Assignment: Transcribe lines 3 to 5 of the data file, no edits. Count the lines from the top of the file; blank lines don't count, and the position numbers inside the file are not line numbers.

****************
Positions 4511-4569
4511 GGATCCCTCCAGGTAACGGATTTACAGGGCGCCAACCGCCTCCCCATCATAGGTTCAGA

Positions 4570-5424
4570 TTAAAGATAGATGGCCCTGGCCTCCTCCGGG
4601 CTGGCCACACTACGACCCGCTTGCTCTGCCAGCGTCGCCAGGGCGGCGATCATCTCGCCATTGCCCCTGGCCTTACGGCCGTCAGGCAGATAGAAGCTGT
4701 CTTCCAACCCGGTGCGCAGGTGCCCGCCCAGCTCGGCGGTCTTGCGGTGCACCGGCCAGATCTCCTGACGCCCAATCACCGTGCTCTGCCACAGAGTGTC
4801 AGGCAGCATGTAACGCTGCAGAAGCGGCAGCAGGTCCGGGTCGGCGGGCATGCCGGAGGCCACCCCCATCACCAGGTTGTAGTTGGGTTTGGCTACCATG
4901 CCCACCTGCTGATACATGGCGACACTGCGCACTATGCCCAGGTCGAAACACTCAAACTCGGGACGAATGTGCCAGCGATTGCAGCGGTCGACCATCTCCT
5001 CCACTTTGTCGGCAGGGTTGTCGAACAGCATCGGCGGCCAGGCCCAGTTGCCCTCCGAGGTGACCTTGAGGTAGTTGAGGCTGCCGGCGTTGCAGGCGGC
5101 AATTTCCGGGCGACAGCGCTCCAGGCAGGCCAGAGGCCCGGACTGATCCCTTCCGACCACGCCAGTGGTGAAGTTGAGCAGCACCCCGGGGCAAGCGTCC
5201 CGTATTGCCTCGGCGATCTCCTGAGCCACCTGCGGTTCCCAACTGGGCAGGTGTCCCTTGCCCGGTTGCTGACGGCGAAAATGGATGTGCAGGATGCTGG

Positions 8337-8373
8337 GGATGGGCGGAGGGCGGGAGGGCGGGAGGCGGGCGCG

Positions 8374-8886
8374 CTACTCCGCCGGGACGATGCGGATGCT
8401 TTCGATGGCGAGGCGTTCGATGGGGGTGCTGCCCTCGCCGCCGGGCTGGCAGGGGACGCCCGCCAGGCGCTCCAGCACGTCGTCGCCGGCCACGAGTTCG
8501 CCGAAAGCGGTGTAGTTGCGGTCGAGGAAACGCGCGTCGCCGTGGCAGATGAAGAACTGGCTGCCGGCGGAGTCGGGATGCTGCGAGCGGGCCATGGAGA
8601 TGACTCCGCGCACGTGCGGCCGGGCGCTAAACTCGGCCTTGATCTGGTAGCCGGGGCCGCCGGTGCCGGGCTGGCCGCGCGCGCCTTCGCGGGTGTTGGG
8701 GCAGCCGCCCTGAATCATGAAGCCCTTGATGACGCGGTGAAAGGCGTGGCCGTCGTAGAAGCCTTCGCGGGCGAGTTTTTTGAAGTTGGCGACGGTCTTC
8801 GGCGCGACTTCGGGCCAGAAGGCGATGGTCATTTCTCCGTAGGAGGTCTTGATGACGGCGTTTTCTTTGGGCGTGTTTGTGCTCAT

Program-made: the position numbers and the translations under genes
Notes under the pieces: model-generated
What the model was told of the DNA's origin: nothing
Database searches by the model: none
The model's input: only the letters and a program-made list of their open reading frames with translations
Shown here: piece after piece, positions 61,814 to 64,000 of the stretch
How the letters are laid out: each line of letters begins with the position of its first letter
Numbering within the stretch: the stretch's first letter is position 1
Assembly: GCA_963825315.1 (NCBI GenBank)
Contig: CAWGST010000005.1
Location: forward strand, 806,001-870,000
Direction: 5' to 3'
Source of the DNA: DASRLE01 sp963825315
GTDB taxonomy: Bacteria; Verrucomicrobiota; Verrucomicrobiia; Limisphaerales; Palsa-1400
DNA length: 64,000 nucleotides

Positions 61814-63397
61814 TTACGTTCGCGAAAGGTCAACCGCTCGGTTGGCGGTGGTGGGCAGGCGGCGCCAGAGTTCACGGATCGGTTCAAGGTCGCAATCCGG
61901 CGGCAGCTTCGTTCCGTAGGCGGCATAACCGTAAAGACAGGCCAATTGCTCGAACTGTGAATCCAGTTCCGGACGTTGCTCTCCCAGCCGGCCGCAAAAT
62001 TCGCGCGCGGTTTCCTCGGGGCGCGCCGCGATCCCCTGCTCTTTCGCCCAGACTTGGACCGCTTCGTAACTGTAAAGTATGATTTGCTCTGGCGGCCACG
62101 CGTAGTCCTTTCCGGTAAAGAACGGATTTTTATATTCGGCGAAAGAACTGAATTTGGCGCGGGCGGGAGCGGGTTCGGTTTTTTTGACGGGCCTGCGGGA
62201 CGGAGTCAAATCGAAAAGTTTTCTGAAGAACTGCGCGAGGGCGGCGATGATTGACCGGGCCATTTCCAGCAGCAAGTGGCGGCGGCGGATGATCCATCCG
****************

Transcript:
Positions 4570-5424
4570 TTAAAGATAGATGGCCCTGGCCTCCTCCGGG
4601 CTGGCCACACTACGACCCGCTTGCTCTGCCAGCGTCGCCAGGGCGGCGATCATCTCGCCATTGCCCCTGGCCTTACGGCCGTCAGGCAGATAGAAGCTGT